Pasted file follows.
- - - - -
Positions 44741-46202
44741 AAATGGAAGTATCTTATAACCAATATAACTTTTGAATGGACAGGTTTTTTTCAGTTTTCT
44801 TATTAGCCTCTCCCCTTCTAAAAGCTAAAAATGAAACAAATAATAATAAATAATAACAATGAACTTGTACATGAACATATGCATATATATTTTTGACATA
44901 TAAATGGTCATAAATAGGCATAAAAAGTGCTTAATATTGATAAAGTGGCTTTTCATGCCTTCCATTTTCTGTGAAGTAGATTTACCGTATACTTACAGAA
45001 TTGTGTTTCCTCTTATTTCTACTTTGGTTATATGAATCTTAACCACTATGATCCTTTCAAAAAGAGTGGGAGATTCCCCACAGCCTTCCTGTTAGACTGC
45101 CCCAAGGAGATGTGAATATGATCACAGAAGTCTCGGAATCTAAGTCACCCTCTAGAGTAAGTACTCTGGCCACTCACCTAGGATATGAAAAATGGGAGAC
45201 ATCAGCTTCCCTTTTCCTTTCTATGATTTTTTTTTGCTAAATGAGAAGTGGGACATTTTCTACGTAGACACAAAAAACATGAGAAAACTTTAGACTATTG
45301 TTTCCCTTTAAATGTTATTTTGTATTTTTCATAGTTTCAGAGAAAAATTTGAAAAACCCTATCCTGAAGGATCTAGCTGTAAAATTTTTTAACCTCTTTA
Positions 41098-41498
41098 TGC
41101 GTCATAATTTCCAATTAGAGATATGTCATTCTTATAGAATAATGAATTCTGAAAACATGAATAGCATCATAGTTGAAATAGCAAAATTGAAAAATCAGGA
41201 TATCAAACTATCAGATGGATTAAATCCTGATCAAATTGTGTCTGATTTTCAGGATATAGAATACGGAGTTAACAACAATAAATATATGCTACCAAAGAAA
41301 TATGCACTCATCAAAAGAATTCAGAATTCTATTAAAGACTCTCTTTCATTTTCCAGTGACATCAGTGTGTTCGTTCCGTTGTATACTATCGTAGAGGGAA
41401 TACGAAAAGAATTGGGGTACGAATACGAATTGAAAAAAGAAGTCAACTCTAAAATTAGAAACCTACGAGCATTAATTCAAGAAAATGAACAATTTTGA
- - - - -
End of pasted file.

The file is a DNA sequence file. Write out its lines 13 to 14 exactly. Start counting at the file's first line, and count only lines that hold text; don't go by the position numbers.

41301 TATGCACTCATCAAAAGAATTCAGAATTCTATTAAAGACTCTCTTTCATTTTCCAGTGACATCAGTGTGTTCGTTCCGTTGTATACTATCGTAGAGGGAA
41401 TACGAAAAGAATTGGGGTACGAATACGAATTGAAAAAAGAAGTCAACTCTAAAATTAGAAACCTACGAGCATTAATTCAAGAAAATGAACAATTTTGA